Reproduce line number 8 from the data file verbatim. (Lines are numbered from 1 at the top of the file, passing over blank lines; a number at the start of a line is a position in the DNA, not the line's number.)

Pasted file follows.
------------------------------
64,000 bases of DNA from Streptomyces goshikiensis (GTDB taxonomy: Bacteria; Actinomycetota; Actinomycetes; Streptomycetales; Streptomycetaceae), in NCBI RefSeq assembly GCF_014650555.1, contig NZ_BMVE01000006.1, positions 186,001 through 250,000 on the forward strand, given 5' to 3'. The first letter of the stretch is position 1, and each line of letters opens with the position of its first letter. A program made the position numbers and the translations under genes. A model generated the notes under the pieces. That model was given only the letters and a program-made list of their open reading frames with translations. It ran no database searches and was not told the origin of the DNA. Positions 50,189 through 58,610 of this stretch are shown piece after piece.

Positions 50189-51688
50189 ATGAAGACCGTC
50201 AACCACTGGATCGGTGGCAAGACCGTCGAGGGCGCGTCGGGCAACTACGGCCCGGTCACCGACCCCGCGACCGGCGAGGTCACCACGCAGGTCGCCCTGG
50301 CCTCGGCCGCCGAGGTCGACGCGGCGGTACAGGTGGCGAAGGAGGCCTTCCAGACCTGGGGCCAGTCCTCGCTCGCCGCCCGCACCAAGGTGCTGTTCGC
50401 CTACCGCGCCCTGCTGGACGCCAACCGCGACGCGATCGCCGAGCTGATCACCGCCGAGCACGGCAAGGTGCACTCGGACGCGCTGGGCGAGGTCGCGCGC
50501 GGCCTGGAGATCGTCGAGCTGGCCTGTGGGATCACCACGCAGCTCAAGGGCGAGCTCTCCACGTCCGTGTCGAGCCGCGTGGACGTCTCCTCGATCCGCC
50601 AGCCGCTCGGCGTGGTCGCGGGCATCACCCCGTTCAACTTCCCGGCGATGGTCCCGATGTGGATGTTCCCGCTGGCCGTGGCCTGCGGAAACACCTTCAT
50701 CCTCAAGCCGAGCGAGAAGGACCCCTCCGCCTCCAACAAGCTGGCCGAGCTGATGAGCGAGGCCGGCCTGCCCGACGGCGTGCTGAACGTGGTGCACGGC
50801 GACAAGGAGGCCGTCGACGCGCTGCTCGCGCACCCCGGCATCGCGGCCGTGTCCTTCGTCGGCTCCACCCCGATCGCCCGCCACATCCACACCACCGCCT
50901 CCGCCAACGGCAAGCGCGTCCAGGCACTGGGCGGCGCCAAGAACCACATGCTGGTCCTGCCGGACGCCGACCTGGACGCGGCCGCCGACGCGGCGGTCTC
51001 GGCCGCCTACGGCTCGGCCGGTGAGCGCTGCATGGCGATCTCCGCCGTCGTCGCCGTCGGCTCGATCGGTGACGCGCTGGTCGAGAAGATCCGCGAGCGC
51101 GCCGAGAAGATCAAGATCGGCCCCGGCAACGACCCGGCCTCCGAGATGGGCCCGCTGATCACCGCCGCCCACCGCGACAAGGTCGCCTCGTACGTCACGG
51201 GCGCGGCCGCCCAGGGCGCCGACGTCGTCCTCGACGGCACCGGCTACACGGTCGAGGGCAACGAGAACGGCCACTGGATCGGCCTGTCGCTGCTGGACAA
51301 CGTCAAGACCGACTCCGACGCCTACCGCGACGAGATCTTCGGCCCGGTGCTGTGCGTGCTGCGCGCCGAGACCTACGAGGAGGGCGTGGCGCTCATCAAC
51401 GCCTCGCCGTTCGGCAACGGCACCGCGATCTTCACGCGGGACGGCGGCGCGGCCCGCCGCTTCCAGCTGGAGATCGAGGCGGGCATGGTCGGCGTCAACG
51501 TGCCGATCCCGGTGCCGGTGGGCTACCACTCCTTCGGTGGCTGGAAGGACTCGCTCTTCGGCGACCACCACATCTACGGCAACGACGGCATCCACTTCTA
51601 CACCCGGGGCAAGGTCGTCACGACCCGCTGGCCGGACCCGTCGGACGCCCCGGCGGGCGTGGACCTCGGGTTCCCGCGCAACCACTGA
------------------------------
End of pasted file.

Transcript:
50601 AGCCGCTCGGCGTGGTCGCGGGCATCACCCCGTTCAACTTCCCGGCGATGGTCCCGATGTGGATGTTCCCGCTGGCCGTGGCCTGCGGAAACACCTTCAT